We can all agree that a heart attack is a bad thing, but unfortunately, it happens more frequently than you may realize. Every year, more than 800,000 people in the United States suffer from heart attacks, and 12% of them don’t survive. That’s a significant loss, and some of those deaths may have been avoided had the symptoms been recognized sooner. We’ll five into some of the more common heart attack symptoms shortly, but first, let’s review what is happening inside a person’s body when a heart attack occurs.
A heart attack is known technically as a myocardial infarction and are the result of a lack of blood flow to the heart. Over time, an excess of cholesterol in the blood can build up inside the walls of your arteries and form a substance called plaque. Think about the times you’ve cooked a very fatty meal, then the next day when you pull the leftovers out of the fridge they’re covered in a greasy residue. Now, imagine that building up inside your arteries, it would make it difficult for blood to make its way to your heart. When that plaque builds up enough it will begin to restrict blood flow leading to chest pain. Often, a portion of the plaque breaks off and blocks the artery completely. Once the artery is blocked and your heart is no longer receiving enough blood the muscle can become severely damaged and a heart attack occurs.
We don’t tell you these things to scare you. The more informed you are about what is happening inside your body, the better you’ll be able to act in response to or in the prevention of a heart attack.
Know What Symptoms To Look For
You’ve seen people in movies and on television experience heart attacks before. They grasp an arm, have a pained look on their faces, and often slump to the ground. It’s easy to recognize the symptoms when they’re being displayed on a big screen in front of us but would you be able to tell if you or someone you love is having a heart attack?
It’s important to know the symptoms of a heart attack so you know what is happening to you when they come on. Symptoms vary from person to person, however, there are several that are most common. The most common symptom reported from heart attack survivors is chest pain or tightness. You may also feel weak or lightheaded as your body responds to a lack of blood flow. Some survivors also report pain in the neck, jaw, arms, or shoulders. Everyone’s heart attack experience is different, but it helps be aware of the potential symptoms so you can recognize them if they happen to you.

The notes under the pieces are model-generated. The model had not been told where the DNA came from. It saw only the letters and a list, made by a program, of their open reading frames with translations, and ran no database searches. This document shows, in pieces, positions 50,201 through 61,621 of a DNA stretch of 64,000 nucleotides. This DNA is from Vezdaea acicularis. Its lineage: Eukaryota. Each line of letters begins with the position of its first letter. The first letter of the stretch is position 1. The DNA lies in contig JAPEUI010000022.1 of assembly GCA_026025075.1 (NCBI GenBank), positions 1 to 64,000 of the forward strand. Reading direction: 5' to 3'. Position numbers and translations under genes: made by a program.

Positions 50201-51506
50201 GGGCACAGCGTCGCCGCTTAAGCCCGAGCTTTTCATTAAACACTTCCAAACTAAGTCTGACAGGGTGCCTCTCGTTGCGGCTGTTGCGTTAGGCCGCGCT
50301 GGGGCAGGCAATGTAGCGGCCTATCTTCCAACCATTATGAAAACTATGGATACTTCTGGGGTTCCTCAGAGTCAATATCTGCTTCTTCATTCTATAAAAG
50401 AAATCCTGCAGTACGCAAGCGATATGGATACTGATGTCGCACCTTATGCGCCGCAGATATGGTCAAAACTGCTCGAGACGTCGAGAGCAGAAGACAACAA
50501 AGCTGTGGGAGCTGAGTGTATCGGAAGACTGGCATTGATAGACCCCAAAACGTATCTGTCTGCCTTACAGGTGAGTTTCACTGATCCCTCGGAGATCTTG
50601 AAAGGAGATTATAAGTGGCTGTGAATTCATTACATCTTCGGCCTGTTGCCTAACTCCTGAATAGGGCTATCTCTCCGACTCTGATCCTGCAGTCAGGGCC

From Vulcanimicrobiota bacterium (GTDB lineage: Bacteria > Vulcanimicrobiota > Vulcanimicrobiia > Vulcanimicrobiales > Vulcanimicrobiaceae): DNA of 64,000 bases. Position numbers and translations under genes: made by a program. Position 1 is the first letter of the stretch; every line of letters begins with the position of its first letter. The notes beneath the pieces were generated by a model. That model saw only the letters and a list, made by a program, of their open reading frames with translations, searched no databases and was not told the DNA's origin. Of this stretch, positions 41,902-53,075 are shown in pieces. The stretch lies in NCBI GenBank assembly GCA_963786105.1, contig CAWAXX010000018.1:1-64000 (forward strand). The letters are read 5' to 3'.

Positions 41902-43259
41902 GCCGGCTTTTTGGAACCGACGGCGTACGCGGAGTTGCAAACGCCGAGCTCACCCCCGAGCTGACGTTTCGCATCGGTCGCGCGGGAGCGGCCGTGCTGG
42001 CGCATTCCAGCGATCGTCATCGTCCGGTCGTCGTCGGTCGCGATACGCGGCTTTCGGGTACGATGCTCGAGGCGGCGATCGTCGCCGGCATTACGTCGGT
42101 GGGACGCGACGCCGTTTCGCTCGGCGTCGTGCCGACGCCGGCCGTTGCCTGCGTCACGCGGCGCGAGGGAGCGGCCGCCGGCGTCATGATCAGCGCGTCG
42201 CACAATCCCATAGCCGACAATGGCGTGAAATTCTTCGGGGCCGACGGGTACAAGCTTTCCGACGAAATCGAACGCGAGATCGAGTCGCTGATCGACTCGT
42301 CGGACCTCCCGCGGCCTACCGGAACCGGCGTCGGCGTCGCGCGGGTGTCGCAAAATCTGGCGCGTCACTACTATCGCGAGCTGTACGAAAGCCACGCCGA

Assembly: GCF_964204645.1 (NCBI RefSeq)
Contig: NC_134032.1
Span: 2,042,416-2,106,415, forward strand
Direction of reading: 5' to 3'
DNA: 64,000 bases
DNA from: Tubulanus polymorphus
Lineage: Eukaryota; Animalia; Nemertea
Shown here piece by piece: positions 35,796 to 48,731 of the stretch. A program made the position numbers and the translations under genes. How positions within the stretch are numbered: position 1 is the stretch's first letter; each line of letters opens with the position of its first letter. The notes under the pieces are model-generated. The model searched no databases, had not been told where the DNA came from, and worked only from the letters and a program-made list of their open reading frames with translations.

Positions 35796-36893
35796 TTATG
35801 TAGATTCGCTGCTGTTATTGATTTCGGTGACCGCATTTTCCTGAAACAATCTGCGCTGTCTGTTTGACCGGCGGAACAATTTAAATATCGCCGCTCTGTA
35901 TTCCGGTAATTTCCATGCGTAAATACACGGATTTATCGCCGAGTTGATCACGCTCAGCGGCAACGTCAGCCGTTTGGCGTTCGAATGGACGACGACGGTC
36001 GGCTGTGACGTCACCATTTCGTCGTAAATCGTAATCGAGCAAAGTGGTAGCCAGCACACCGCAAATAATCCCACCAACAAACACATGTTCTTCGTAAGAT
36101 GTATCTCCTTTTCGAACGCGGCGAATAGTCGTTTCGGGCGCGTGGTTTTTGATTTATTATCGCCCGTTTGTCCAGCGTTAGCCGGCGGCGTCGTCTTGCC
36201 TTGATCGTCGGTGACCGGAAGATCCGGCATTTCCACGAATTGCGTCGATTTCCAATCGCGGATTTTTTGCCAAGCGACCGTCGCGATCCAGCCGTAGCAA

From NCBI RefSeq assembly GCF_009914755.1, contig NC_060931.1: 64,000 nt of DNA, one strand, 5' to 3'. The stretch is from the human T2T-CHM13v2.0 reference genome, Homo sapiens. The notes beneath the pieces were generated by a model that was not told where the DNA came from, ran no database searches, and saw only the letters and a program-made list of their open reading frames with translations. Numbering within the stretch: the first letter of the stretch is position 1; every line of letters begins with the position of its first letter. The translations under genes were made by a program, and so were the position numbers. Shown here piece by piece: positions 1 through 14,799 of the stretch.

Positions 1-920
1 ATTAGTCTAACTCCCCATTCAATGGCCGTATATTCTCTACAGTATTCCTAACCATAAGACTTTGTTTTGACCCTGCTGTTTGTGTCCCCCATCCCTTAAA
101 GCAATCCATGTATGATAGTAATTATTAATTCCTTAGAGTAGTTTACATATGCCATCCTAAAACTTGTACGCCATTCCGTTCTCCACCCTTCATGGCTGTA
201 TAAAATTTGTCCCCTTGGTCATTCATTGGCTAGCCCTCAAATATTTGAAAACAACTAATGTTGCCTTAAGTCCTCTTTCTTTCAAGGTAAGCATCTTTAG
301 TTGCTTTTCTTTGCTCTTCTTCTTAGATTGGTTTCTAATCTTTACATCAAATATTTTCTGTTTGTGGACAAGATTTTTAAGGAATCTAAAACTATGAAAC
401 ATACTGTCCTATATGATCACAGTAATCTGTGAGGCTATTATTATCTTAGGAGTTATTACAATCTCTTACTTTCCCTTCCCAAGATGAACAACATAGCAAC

Seek Professional Medical Attention
Once you realize that you’re having a heart attack, seek medical assistance immediately. Whether you call 911 or manage to get yourself to a hospital, the quicker you are assessed by a medical professional, the better off you will be. And while you’re at it, if you are alone at the time you’re experiencing symptoms, you may want to reach out to a family member or loved one who can advocate for you in the event that you’re incapacitated.
Be Still And Try To Remain Calm
It’s easy to imagine that having a heart attack would make one more than a little anxious. However, it’s important to remain as still and calm as possible so you don’t put any additional stress on your heart. If you can, find a place to sit comfortably while you wait for help to arrive.
If Possible, Take An Aspirin
You may or may not already take aspirin each day as prescribed by your cardiologist. Aspirin functions as a blood thinner and can keep your blood from clotting. Clotting blood inside your arteries can be dangerous as it prevents blood from flowing properly to your heart. If you are aware enough of your heart attack risks to have sought out an article like this one, it is probably a good idea to talk to your cardiologist about the benefits of taking aspirin. Research suggests that in the event of an emergency, chewing the aspirin before swallowing it will provide quicker results. In the midst of a heart attack, time is of the essence.
Many heart attacks are survivable, and quick response times result in less damage to the heart muscle. Make sure that the people you spend the most time with also know what signs to look for so that, in the event of a heart attack, you are surrounded by people who are prepared to help you.
We want you to know how to survive a heart attack, but even more than that we want you to avoid having a heart attack altogether. Before you find yourself in the back of an ambulance, there are lifestyle changes that you can make today to keep your heart healthy and strong. Talk to your cardiologist about a diet and exercise routine that would be best for your heart health and stick to it. You owe it to yourself and the people you love the most to do whatever you can to prevent having a heart attack. If you don’t have a cardiologist, give us a call today, we’d love to introduce you to a member of our medical team.